I find the Alaskan Malamute one of the most wonderful dog breeds known to man. They are affectionate companions, big clowns, powerful, and beautiful. But are they the right dog for you?
What is an Alaskan Malamute?
The Alaskan Malamute is the oldest and largest sled dog native to North America. They are often confused with the Siberian Husky who has blue eyes, is smaller and faster than a Malamute. Malamutes have brown eyes, and are larger and bulkier ranging in size from 22" to 27" at the shoulder, weighing 60 to 100 lbs or more. My female Kiana weighed 118 pounds as an adult, where as my female Kia, weighs 68 pounds.
The breed standard for a Malamute has a thick, coarse guard coat that protects the undercoat which is dense, oily and woolly. The coat is short to medium along the sides of the body and gradually gets longer around the neck and shoulders. Malamutes shed a lot, so be prepared to brush and comb them regularly. I brush my dogs every day. This is another way you can bond with your dog.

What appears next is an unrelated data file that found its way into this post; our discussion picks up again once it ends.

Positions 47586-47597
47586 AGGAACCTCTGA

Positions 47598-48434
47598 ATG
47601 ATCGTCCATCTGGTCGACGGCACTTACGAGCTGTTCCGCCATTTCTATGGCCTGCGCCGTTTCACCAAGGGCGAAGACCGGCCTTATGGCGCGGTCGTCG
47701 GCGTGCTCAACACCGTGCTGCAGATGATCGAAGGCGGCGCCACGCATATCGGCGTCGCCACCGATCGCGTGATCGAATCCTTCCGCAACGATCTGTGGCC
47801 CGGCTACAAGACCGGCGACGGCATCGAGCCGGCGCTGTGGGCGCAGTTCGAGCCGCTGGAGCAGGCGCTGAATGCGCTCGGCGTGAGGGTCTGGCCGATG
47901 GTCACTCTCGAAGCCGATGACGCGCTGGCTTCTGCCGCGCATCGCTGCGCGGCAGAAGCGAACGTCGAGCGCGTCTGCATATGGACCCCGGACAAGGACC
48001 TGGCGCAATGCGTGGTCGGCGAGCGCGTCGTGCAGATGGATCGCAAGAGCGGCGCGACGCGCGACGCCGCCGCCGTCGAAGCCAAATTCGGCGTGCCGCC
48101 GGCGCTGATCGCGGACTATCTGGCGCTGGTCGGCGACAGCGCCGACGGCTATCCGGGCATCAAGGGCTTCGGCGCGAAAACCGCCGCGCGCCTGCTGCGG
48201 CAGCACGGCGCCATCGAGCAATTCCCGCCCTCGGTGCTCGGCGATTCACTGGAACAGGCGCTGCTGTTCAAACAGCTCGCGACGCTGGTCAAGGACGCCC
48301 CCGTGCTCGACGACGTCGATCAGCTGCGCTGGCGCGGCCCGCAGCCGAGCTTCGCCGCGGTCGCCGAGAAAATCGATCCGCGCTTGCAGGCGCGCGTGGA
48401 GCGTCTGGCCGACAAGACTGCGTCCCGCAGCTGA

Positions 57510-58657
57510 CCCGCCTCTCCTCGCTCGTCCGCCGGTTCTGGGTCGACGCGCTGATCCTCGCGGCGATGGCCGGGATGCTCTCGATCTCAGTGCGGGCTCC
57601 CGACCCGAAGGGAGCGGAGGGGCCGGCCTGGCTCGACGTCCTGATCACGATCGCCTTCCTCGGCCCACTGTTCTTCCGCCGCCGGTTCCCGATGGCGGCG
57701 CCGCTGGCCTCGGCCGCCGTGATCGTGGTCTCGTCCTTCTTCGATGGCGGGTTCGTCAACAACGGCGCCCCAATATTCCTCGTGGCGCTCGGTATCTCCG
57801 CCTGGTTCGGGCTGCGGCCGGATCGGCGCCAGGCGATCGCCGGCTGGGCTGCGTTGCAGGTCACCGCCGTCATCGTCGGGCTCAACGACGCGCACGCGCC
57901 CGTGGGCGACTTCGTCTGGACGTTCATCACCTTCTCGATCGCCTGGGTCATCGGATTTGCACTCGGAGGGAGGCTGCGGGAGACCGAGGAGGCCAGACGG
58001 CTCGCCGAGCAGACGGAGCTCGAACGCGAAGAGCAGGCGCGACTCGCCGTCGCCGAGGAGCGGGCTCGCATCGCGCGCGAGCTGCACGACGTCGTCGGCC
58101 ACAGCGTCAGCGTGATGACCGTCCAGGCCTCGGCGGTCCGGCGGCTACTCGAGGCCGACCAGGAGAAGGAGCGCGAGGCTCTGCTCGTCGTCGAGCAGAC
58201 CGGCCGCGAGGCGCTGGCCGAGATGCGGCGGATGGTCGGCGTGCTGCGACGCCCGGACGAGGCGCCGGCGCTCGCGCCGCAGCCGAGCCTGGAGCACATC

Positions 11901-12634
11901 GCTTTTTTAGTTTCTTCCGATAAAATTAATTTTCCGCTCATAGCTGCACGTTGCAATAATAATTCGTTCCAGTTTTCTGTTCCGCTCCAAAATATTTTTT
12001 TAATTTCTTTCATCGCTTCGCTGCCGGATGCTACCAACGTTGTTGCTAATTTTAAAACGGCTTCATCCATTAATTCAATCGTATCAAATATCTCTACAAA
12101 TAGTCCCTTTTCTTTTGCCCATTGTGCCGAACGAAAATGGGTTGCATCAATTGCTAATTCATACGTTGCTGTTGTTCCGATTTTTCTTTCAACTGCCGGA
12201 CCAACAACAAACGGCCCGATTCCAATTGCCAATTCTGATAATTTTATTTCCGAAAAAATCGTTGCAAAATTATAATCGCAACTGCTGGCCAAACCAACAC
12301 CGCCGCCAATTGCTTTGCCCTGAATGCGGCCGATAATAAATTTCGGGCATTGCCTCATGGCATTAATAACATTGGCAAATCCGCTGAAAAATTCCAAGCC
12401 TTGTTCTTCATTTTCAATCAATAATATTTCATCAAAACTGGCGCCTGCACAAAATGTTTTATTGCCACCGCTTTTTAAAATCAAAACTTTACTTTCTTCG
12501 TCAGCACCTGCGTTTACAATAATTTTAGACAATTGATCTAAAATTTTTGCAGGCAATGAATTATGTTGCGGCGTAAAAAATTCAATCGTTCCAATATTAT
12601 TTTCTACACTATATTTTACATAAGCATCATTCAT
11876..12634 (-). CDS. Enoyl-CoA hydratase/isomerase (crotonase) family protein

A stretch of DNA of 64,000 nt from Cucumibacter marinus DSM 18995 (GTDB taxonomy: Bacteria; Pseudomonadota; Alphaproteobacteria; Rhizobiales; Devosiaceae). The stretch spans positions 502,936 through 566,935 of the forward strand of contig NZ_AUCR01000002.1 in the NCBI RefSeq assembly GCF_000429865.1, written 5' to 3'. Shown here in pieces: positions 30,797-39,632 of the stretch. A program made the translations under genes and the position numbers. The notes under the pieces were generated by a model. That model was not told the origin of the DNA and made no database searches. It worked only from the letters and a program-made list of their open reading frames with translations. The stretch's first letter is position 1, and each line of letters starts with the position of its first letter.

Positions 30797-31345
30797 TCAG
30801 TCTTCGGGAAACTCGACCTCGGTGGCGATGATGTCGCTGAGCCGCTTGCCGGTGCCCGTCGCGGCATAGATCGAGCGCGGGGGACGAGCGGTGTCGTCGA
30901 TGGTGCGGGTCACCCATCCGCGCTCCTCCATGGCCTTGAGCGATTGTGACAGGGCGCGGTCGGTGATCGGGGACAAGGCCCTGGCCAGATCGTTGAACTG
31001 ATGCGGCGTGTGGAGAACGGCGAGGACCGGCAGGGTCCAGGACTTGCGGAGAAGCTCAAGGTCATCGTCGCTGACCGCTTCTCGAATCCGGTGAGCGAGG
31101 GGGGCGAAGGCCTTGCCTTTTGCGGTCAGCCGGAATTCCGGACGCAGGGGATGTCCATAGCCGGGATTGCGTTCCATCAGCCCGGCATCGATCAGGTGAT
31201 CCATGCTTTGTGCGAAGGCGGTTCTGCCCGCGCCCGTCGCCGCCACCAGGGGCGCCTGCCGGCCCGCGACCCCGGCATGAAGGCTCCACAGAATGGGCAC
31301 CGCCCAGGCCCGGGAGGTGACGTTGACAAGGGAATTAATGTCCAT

Malamutes come in a variety of colors from grays, blacks, reds with white, and all white, not pictured. Malamutes have unique markings on their face. Some have an open face, while others have shadows, goggles, or a full mask.
Alaskan Malamutes are working dogs and need lots of exercise and something to keep them busy. They are great at hunting, tracking, backpacking, hiking, sledding, carting, and weight pulling. They love to be involved with projects as you can see in the above photo of my malamute Kiana bringing my husband Don his hammer. My dogs have helped greatly with picking up twigs and sticks from our yard, and help pick up their own toys, and carry in groceries.